BELLINGHAM - Western Washington University students receiving federal financial aid will be able to continue getting the same amount of funding through the 2013-14 school year, even if their aid is affected by automatic federal spending cuts that could kick in Friday, March 1.
The university has pledged to use reserves to offset any loss of aid to its current and prospective students this school year and next caused by the automatic cuts, known as the sequester.
"We just think it is the right commitment to our students to help fill that gap to allow families and students to adjust and plan appropriately," said Eileen Coughlin, senior vice president of enrollment and student services. "We want to make sure our students' education is not interrupted by the potential change."
Officials have estimated that the school could have to make a one-time withdrawal of $800,000 from its reserves to cover the potential aid cuts.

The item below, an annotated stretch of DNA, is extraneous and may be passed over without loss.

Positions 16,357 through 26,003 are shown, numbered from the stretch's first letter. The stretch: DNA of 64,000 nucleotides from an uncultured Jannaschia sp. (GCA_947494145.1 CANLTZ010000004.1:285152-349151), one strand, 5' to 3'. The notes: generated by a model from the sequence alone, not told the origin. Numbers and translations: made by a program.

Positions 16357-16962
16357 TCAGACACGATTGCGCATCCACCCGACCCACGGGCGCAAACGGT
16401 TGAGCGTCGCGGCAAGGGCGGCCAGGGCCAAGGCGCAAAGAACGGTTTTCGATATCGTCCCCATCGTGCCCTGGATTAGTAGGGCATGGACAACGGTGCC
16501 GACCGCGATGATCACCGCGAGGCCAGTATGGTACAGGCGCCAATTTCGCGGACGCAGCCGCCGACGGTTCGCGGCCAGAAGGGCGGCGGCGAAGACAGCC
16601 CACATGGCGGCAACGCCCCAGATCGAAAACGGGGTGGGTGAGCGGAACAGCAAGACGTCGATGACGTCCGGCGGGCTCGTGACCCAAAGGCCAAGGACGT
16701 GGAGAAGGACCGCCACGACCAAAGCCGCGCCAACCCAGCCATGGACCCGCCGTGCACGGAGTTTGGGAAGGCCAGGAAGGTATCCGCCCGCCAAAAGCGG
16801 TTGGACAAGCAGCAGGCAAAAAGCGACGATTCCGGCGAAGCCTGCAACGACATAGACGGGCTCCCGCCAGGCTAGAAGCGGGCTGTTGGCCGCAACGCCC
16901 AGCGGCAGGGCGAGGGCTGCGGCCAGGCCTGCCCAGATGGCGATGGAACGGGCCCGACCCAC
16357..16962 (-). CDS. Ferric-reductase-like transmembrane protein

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In the 2011-12 school year, about 8,300 WWU students received federal aid. Because that number includes loans, it's difficult to know exactly how many students might be affected by the possible cuts, Coughlin said. Those cuts are expected to affect federal work study and federal supplemental education opportunity grants, both of which help low-income students pay for school.
Throughout the state, 440 fewer low-income students might receive federal aid for college, and 180 fewer students might get work study if the sequester kicks in, according to a fact sheet released by the White House.
At Whatcom Community College, the majority of financial aid comes through Washington State Need Grants, Pell Grants and federal Stafford loans, and administrators don't expect any cuts to those funds during this school year. The community college has been using reserve funds to offset earlier state funding cuts. Administrators don't know if tapping reserves to maintain aid for students in the 2013-14 school year would be an option.